Last week, Google unveiled Bidirectional Encoder Representations from Transformers, or BERT, which Google VP of search Pandu Nayak calls “the single biggest change we’ve had in the last five years and perhaps one of the biggest since the beginning of the company.”
What is BERT?
In non-rocket science terms, it’s a machine learning algorithm that Google says can help it better understand search queries, which in turn enables the search giant to return more relevant results. According to Nayak, BERT is capable of considering “the full context of a word by looking at the words that come before and after it—particularly useful for understanding the intent behind search queries.”
For example, BERT is capable of identifying search queries where prepositions like “for” and “to” are critical to understanding the intention of the query.
Google provided a number of real-world examples showing how BERT can produce search results that are much more relevant, such as the following (see Google’s blog post announcement for more examples).
At launch, BERT is being used for featured snippets globally in all languages and is being applied to English-language searches. Google says the technology will be extended to search queries in other languages in the future. BERT does not replace RankBrain, the machine learning algorithm Google launched in 2015 in an effort to deliver more relevant results. Instead, BERT will work alongside RankBrain, being applied where appropriate.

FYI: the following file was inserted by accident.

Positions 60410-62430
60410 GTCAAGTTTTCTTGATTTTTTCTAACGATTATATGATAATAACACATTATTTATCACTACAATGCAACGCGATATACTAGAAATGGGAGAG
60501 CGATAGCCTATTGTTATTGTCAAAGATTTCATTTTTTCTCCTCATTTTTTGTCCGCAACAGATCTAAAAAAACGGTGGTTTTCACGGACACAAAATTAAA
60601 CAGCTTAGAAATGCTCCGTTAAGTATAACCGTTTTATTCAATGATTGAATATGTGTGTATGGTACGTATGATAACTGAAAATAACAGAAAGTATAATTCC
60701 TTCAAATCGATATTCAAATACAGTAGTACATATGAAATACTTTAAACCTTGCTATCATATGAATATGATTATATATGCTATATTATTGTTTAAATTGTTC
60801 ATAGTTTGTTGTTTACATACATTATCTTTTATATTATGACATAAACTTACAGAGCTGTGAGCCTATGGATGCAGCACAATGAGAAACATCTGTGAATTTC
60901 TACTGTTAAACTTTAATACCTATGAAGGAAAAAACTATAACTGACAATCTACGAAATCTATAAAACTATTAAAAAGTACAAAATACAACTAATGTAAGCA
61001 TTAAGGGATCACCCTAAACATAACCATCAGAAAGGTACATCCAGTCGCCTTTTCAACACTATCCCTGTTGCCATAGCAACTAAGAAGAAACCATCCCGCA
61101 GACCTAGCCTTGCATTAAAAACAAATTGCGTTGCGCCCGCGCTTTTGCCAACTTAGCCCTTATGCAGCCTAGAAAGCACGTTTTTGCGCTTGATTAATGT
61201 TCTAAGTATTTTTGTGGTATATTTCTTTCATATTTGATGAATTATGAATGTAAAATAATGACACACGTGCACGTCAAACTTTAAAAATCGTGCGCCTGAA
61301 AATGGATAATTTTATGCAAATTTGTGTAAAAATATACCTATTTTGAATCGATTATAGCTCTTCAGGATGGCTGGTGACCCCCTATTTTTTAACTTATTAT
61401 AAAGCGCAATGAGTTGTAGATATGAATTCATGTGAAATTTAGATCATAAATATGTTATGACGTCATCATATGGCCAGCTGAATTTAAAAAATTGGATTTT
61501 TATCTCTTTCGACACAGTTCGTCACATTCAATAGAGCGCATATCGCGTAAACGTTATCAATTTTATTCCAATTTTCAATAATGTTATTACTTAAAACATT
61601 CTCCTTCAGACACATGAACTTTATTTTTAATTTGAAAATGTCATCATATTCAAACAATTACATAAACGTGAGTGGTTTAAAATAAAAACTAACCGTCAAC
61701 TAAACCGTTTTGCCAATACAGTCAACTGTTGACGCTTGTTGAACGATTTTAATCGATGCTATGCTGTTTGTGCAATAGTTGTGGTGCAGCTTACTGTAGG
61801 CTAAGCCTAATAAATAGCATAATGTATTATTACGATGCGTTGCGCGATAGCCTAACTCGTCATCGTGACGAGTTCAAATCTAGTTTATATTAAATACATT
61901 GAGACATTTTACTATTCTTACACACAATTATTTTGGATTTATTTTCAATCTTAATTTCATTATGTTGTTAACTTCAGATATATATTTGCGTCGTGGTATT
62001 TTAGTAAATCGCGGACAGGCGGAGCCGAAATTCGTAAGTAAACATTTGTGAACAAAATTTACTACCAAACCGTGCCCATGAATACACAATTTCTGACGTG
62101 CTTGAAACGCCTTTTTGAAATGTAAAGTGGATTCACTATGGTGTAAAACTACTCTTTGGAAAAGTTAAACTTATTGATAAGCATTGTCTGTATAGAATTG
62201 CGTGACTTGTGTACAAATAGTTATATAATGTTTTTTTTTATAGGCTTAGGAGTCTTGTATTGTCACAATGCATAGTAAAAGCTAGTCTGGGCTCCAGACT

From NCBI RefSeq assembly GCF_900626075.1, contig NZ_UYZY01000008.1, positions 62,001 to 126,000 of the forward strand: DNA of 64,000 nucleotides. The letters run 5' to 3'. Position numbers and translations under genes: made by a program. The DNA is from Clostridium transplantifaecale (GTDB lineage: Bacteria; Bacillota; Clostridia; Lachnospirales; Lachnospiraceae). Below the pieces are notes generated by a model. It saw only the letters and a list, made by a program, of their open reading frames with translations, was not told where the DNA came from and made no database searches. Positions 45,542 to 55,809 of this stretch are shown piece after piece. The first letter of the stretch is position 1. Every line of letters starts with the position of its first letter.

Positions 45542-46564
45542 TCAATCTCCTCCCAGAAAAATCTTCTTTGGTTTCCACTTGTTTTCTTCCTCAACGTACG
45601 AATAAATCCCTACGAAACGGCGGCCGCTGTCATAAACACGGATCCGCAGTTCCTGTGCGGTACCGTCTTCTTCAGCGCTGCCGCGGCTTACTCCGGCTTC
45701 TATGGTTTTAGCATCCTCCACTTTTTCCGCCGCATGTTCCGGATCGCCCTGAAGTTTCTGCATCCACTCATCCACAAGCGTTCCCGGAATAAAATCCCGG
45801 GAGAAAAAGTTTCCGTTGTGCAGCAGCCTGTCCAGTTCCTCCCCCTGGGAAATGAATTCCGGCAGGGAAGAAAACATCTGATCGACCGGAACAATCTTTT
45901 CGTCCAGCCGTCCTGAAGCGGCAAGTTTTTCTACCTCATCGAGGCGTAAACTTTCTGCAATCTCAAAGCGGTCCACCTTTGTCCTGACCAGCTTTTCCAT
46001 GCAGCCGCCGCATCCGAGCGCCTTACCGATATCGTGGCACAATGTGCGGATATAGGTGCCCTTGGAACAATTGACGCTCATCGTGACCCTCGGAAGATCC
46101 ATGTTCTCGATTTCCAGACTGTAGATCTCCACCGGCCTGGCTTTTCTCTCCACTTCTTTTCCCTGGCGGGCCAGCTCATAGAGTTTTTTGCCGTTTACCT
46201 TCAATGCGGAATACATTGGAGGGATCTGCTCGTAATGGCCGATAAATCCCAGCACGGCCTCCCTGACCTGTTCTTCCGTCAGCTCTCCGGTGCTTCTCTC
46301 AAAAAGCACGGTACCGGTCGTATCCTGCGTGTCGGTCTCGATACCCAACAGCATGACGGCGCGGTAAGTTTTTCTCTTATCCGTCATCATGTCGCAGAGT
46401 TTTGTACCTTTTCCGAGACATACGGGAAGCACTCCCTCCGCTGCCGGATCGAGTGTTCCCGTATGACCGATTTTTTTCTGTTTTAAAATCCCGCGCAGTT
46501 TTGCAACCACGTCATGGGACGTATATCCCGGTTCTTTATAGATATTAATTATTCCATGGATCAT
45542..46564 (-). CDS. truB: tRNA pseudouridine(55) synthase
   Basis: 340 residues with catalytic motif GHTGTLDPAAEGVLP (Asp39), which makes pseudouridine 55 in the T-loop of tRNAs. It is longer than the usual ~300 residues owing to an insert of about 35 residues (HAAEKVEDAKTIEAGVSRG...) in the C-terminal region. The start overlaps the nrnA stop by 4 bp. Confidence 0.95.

Google estimates that it will affect 10% of queries, a not insignificant figure, which raises an important question: what does BERT mean for search marketers?
Obviously, BERT is likely to increase traffic to some pages and decrease traffic to others. If the technology works as described, this should be a good thing overall. Pages that see an increase in traffic are likely to be more relevant to the search query, and thus should perform better as they align to the intent of the search. Those that see a decrease in traffic are those that were likely less relevant to the search query and thus probably underperformed.
As for optimizing content for BERT, Search Engine Land’s Barry Schwartz suggests that little can and should be done. He pointed to a tweet posted by Google’s Gary Illyes when RankBrain was launched, which stated “you optimize your content for users and thus for rankbrain. that hasn’t changed.”
Google’s technological advances have sparked a debate about the future of SEO and BERT only adds fuel to the fire. As Google’s natural language chops grow, arguments that SEO as we know it is dead are likely to become more prominent. After all, there’s no reason to optimize content for a search engine when the search engine’s understanding of search queries becomes human-like.
Of course, that doesn’t mean that there is nothing for search marketers to do.
For one, some companies might soon find that as Google’s ability to better understand natural language grows, they have reason to update content that was originally developed for traditional SEO so that it’s better-suited for human consumption.
Most importantly, companies still have to understand what their target audiences are looking for and create compelling content that delivers on that. The former has always been a key part of traditional SEO — keyword research — and will still play a critical role in content strategy even as Google’s evolution means that search marketers won’t have to worry as much about the limitations of its technology.